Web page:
Why the Jan. 6 panel is pursuing a contempt vote for Steve Bannon

The special congressional committee investigating the January assault on the U.S. Capitol meets Tuesday to consider whether to recommend charging Steve Bannon with contempt of Congress for refusing to comply with a subpoena and sit for a deposition. Ambassador Norman Eisen, who was a counsel to the House Judiciary Committee for the first Trump impeachment, joins Judy Woodruff with more.

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  • Judy Woodruff:

    The special congressional committee investigating the January assault on the U.S. Capitol meets tonight in the battle over how much cooperation they will get from allies of former President Donald Trump.

    This evening, they are expected to recommend charging Steve Bannon with contempt of Congress for refusing to comply with a subpoena demanding that he turn over documents to the committee and sit for a deposition.

    Ambassador Norm Eisen previously worked on the investigations that preceded Mr. Trump's first impeachment as a counsel to the House Judiciary Committee. He is now with the Brookings Institution.

    Norm Eisen, thank you very much, and welcome back to the "NewsHour."

    First of all, what is your understanding of why this special congressional committee wants to hear from Steve Bannon?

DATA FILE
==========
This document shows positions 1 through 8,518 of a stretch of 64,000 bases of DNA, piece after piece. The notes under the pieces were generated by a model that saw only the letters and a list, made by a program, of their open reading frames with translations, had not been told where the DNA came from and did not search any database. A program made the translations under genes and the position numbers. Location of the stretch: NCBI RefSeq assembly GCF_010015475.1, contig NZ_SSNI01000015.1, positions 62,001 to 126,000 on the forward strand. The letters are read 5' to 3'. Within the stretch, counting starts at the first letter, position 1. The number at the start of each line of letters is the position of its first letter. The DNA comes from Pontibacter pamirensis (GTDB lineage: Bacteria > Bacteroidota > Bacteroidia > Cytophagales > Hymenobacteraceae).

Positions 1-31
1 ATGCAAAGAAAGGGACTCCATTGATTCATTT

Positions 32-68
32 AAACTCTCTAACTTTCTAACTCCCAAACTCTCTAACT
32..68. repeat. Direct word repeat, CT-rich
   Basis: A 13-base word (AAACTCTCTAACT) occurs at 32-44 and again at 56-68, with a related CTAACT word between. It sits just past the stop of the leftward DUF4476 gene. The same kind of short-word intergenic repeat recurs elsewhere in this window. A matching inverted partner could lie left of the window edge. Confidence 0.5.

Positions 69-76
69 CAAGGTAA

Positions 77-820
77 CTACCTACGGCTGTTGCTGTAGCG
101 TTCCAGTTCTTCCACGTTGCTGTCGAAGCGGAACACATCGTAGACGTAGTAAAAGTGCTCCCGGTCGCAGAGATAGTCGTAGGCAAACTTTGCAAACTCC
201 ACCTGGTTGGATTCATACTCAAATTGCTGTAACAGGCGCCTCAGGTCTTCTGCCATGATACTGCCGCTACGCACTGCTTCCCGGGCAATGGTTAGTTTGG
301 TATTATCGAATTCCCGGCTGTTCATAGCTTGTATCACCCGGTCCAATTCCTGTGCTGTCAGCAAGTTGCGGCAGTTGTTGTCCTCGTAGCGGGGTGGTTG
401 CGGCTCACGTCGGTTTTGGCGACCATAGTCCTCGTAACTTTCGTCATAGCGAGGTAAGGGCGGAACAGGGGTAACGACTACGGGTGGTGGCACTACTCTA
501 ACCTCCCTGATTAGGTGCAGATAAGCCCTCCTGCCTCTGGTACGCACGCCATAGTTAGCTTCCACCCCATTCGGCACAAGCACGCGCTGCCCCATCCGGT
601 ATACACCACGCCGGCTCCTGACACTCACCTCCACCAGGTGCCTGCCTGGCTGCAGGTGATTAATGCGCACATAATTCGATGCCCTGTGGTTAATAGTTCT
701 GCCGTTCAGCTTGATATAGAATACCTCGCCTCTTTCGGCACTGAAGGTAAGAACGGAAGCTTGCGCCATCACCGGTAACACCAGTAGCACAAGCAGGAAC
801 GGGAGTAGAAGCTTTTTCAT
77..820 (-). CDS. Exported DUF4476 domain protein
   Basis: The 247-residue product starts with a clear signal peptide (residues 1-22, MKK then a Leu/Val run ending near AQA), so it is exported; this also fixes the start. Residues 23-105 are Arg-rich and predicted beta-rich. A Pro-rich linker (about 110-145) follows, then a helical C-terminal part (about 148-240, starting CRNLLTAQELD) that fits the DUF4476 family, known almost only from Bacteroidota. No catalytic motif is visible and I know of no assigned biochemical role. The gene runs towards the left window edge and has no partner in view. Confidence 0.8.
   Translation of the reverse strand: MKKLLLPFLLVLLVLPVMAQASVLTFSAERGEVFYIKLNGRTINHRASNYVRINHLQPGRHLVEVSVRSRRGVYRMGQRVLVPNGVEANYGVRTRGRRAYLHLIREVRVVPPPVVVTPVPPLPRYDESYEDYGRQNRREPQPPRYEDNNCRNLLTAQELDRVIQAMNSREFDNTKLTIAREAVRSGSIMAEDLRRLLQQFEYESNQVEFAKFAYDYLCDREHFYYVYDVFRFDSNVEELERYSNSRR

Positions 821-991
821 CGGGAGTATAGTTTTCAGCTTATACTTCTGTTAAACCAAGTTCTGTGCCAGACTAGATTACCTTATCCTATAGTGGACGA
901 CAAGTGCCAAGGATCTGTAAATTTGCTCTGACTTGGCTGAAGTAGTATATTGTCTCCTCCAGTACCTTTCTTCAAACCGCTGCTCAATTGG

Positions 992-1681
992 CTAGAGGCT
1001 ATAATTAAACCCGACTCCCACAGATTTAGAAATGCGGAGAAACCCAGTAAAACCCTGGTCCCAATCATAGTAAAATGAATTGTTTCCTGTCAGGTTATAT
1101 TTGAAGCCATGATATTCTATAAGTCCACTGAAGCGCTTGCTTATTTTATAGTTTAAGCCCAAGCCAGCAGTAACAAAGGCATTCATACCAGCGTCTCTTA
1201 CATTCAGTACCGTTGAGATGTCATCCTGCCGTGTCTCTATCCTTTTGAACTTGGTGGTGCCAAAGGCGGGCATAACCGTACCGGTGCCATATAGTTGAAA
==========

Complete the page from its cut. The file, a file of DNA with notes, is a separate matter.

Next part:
Norm Eisen, Former Special Counsel to President Obama,: Judy, thanks for having me back.

    We know that Steve Bannon, Donald Trump's longtime adviser for a time in the White House, estranged, then consulting again, was intimately involved with Donald Trump's decision to, in my view, incite an insurrection on January 6, 2021.

    Bannon is the one who called him and told him Trump had to get back to Washington for this. There's been reporting that Bannon has partially corroborated that he spoke about killing the Biden presidency in the crib, Judy. And we know that he used very strong language on his podcast about what was going to happen on January 6.

    So, for all those reasons, Bannon's fingerprints are on the events of January 6, and he is a critically important witness in his own right, but also to understand the insurrectionist in chief, Donald Trump.

  • Judy Woodruff:

    So, at this point, it's our understanding that Steve Bannon is not cooperating. The committee has asked him for information. They have asked him to come testify. They want to depose him.

    What recourse does the committee have?

  • Norm Eisen:

    In a situation like this one, the committee can utilize two principal avenues.

    They can do civil contempt, vote civil contempt, which, on approval of the House, allows them to go to court to compel Bannon's testimony and documents, or — and this is the court — the course that they seem to be electing, Judy — they can do criminal contempt, which, under federal law, the committee and then the full House will make a referral to the U.S. attorney for the District of Columbia and, in consultation with the Justice Department, the U.S. attorney will decide whether to prosecute Bannon criminally for refusing a lawful subpoena.